I’m not sure how and I’m not sure why… but despite being a little crunchy and very flaky, this pizza crust will absolutely melt in your mouth. It’s crunchy, buttery, and tender all at the same time? A miracle crust.

Baking with Yeast Guide

Reference this Baking with Yeast Guide whenever you work with baker’s yeast. I include practical answers to all of your common yeast questions!

slice of deep dish pizza on a white plate with a fork

Let’s talk about the pizza sauce. Slightly sweet, incredibly thick, and wonderfully flavorful. The sauce is always my favorite part about Chicago-style pizza. In fact, I usually order extra sauce on the side. All about the condiments in my world.

This garlic infused pizza sauce is made on the stovetop and, while waiting for the pizza dough to rise, simmers quietly allowing the flavors to develop and the texture to thicken. I like to add some red pepper flakes for a little heat; it really gives this sauce something extra. If you don’t like heat, you can leave it out. This sauce is unlike ANY other tomato sauce I’ve ever had. To me, it tastes like the kinds I’ve had in Chicago. You’re going to love it. Unless of course you don’t like tomato sauce.

Along with the miracle crust and this luscious pizza sauce, a whole lotta cheese goes into this deep dish pie. You may use sliced mozzarella or shredded. Whatever it is, slice or shred it yourself from a block of real mozzarella cheese. Pre-shredded mozzarella is just fine, but the taste of sliced or shredded fresh mozzarella is just unbeatable.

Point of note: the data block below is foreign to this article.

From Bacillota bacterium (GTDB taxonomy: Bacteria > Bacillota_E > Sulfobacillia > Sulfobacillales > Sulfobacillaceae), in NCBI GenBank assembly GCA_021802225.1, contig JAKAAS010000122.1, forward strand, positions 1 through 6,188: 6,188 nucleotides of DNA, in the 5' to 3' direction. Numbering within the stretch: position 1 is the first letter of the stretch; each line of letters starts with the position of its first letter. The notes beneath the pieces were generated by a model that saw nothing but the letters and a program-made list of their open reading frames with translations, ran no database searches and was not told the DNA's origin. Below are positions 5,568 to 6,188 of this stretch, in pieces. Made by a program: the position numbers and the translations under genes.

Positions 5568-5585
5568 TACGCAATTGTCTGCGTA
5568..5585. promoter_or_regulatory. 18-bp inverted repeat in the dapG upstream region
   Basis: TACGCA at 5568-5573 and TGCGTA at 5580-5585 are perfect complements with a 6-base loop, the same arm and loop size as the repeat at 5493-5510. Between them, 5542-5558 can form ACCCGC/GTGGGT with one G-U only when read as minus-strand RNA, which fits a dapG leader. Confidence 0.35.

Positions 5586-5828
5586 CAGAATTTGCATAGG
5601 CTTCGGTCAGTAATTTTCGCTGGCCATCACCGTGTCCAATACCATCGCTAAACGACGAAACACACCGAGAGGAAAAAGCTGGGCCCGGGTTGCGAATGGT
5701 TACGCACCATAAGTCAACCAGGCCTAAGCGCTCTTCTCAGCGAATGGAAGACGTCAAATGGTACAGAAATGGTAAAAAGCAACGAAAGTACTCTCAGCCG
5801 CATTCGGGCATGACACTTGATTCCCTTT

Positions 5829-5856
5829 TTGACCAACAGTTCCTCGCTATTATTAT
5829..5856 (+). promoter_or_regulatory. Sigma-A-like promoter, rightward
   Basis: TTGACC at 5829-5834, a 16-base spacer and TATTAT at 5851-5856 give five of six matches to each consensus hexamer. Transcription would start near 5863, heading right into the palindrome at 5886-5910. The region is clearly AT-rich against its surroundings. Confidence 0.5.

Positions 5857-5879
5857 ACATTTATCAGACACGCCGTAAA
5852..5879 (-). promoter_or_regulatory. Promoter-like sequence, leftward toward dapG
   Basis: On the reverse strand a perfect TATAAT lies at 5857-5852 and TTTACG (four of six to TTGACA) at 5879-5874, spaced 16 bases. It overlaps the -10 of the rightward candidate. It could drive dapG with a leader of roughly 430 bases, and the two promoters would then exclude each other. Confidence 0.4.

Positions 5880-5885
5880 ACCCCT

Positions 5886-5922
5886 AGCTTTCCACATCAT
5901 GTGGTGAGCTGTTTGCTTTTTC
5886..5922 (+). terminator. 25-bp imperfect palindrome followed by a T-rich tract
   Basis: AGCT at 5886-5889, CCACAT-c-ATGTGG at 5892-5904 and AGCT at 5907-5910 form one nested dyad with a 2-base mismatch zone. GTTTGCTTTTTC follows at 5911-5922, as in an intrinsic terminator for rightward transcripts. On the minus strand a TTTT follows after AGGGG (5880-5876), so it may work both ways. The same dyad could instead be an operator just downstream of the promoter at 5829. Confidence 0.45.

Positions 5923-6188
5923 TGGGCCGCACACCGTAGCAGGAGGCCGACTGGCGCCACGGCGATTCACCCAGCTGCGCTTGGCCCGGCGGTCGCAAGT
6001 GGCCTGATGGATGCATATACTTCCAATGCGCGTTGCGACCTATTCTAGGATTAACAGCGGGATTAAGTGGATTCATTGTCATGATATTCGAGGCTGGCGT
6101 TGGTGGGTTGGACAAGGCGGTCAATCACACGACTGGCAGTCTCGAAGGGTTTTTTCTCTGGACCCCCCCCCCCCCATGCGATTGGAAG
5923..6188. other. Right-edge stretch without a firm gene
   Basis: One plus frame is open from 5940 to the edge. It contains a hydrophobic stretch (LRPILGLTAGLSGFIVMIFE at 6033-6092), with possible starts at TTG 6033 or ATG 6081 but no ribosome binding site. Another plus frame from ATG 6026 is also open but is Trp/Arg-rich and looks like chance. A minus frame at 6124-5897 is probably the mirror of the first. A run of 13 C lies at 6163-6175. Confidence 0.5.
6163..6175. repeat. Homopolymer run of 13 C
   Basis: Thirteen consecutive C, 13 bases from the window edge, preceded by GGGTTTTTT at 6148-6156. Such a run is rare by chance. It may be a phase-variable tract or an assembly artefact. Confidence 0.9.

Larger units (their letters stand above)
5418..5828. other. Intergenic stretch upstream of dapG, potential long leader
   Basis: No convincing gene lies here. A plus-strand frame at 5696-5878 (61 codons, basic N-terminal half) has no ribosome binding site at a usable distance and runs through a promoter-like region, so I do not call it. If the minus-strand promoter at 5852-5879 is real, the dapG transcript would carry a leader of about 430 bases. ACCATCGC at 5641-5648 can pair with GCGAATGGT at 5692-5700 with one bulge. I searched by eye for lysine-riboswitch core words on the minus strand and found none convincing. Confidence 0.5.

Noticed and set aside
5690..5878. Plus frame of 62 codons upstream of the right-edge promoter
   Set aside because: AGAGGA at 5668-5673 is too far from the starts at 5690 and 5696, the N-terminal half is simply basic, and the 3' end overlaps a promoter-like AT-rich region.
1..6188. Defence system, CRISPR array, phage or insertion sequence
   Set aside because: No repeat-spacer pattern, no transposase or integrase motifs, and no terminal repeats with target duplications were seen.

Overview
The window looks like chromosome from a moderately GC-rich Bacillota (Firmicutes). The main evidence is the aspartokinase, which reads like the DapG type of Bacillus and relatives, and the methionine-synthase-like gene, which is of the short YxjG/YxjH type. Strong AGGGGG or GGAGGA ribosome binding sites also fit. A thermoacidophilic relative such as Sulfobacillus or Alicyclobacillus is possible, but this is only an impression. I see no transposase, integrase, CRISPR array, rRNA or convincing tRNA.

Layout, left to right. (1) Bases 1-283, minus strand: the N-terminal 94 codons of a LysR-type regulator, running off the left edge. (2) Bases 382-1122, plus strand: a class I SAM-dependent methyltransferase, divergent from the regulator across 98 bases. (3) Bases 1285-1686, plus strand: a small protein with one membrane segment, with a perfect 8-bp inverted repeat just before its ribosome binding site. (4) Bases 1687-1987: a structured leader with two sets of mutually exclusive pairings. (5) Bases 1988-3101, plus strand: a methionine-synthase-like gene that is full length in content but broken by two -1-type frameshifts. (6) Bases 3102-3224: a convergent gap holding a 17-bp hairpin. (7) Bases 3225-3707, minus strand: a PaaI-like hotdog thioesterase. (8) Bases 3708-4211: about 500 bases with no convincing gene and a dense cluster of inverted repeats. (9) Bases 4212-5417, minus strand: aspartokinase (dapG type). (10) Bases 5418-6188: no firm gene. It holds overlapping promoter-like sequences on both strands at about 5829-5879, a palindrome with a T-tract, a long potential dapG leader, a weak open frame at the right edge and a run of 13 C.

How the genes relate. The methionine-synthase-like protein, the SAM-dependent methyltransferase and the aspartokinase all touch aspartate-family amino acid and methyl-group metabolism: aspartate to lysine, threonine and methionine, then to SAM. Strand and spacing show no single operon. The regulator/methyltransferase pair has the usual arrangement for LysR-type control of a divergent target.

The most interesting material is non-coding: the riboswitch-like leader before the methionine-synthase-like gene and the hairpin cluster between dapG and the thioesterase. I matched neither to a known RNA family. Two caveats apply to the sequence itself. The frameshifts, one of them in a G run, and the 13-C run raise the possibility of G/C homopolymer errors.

My husband loves a good pepperoni pizza and bacon is his favorite food, so I add both to my Chicago-style pizza. These go on top of the cheese and before the sauce. A little grated parmesan to finish things up and we’ve got ourselves one damn tasty copycat Chicago deep dish pizza. How many times can I type Chicago in one post?

I love you Chicago and your pizza too!

deep dish pizza in a baking pan

This recipe makes 2 deep dish pizzas. They are small 9 inch pizzas. Kevin and I finished one by ourselves. Make them both if you have a family of 4-5 or are having friends over. If your family is smaller, freeze half of the dough per the make-ahead/freezing instructions in the recipe notes. Please use my step-by-step photos below this written out recipe as a guide to making the pizza. For best results and ease of mind (!!!), please read through the recipe completely before beginning.

Follow me on Instagram and tag #sallysbakingaddiction so I can see all the SBA recipes you make. 

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slice of deep dish pizza on a white plate

How To Make Chicago-Style Deep Dish Pizza

  • Author: Sally
  • Prep Time: 4 hours
  • Cook Time: 30 minutes